“Alternative Histories” is a history of New York City alternative art spaces and projects since the 1960s. Through audio interviews with founders and key staff, a reading room of magazines and publications, documentation, ephemera and narrative descriptions, the exhibition will tell the story of pioneering spaces – like P.S.1, Artists Space, Fashion Moda, Taller Boricua, ABC No Rio, The Kitchen, Franklin Furnace, Exit Art, 112 Greene Street/White Columns, Creative Time, Electronic Arts Intermix, Anthology Film Archives, Storefront for Art and Architecture, Just Above Midtown, and many more – as well as document a new generation of alternative projects such as Live With Animals, Fake Estate, Apartment Show, Pocket Utopia, Cleopatra’s, English Kills Art Gallery, Triple Candie, Esopus, and others.
Over 130 spaces are represented in the show, which elaborates on the significant contributions these organizations made to the cultural fabric of New York City. They gave visibility and inclusion to otherwise excluded artists and ideas. The idealism of the founders, the hard work and dedication of everyone involved in sustaining these histories, against all odds, illustrates the dynamic purposes that propel the artistic scene in New York. “Imagination is an alternative to reality, creating options that never end,” says curator Papo Colo.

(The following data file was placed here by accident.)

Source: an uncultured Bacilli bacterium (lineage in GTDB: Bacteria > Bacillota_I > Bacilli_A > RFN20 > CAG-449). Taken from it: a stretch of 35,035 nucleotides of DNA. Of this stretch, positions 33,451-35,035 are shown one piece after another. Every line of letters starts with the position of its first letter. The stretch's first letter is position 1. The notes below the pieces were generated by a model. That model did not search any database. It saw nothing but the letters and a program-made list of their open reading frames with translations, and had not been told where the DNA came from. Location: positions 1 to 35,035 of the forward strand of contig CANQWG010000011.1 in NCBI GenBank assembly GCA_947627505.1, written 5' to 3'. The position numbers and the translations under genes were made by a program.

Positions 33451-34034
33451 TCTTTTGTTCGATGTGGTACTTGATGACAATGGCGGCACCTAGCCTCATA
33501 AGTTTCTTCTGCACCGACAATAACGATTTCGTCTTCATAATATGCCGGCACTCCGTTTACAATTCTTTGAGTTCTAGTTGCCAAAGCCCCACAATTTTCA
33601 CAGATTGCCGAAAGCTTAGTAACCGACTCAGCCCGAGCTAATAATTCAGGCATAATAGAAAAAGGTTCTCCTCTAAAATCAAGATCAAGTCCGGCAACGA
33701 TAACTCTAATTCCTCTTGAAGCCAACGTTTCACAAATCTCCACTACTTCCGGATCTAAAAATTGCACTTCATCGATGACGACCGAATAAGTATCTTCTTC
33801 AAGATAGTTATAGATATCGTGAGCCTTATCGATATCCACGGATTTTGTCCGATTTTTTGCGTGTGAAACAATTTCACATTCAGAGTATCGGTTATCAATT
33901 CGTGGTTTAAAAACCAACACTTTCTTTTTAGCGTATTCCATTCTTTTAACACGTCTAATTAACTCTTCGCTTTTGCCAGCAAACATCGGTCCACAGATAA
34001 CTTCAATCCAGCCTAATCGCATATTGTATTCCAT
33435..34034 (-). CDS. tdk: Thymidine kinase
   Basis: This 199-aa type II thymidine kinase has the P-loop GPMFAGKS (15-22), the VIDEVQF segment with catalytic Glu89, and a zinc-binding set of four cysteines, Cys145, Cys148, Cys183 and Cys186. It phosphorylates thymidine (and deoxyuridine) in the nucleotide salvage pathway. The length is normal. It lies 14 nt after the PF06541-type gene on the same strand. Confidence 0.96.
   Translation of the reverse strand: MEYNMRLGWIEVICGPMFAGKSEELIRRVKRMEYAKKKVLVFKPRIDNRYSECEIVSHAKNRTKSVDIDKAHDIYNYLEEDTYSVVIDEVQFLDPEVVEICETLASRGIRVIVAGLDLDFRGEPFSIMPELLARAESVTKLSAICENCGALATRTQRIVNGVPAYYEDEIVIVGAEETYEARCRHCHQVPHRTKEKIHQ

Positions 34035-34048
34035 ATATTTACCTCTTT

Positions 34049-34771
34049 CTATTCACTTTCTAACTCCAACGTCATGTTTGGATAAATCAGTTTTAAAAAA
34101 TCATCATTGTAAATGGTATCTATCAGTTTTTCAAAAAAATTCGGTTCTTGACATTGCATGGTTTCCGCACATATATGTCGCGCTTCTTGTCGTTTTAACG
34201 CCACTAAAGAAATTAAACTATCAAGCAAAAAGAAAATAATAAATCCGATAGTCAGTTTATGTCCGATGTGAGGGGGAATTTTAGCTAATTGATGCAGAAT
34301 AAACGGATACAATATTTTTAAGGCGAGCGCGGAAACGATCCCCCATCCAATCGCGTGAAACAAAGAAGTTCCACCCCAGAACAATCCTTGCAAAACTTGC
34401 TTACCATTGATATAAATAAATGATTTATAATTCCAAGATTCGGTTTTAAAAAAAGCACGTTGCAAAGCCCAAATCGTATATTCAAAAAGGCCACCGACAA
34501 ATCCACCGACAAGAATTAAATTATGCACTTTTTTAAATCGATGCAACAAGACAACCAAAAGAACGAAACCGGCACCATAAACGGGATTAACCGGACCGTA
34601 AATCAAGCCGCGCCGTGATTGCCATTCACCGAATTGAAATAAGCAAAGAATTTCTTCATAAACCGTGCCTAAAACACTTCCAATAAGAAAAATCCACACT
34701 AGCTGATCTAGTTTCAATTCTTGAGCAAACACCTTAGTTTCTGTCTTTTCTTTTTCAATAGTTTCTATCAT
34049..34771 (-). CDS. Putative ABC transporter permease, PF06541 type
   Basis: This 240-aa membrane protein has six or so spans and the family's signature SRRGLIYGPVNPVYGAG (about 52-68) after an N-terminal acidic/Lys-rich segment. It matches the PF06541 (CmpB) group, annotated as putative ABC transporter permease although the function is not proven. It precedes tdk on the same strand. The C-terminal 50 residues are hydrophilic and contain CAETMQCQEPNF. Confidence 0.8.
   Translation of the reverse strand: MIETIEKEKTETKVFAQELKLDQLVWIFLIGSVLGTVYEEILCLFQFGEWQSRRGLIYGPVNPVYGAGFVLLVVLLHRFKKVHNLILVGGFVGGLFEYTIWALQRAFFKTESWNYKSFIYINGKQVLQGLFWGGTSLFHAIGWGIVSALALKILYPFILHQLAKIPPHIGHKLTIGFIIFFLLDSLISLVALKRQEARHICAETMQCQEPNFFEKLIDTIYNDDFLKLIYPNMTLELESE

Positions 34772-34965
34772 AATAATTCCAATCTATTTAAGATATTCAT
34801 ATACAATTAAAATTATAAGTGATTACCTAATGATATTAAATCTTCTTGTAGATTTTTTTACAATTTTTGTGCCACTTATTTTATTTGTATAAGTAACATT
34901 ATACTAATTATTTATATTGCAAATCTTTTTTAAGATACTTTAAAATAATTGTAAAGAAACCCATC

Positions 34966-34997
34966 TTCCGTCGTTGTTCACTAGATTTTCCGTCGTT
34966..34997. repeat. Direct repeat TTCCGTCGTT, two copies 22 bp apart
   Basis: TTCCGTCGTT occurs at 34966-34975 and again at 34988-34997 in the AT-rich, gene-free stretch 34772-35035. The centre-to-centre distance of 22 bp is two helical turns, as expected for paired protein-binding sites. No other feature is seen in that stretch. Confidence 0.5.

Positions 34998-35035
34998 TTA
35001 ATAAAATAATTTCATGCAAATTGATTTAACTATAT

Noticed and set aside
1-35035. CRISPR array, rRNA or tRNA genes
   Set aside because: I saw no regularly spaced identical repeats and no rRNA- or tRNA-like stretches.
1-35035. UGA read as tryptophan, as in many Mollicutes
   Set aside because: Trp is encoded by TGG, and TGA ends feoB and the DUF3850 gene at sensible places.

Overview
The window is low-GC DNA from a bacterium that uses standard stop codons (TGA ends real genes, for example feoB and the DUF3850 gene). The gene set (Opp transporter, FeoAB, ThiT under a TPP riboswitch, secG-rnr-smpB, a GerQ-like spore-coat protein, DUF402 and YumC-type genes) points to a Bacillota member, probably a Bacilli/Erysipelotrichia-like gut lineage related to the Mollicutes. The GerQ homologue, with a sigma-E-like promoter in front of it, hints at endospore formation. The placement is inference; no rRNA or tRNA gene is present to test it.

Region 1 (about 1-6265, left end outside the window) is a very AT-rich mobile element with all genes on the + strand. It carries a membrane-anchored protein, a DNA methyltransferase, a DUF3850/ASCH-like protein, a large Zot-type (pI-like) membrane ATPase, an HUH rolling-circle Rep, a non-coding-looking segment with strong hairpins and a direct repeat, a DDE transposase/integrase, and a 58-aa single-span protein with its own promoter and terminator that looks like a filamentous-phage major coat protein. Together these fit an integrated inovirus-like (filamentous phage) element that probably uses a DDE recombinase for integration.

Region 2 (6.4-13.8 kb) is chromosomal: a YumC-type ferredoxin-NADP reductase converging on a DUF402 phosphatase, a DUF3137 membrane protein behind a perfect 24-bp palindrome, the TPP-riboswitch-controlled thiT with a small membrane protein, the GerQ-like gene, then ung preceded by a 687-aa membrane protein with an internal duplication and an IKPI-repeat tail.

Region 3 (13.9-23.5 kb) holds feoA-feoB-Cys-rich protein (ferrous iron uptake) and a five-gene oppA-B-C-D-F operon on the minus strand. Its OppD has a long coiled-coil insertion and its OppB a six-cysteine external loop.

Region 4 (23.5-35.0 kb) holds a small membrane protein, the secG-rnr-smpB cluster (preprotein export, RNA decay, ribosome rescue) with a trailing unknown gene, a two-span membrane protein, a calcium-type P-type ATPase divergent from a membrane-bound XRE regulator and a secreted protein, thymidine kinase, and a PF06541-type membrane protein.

The exhibition incorporates a broad definition of the term “alternative space,” and includes significant publications and artist collectives to cover a broad arc of this history – bridging neighborhoods, decades and themes. In the development and organization of this exhibition, the curatorial team viewed dozens of archives and personal collections – selecting critical materials from the histories of the spaces and projects – and interviewed founders and early staff members, when possible, to construct a narrative about the alternative space movement in New York and its continuing impact on the city’s cultural and artistic landscape.
[Image: “Founders Papo Colo and Jeanette Ingberman at Exit Art, 578 Broadway, Manhattan,” (1986)]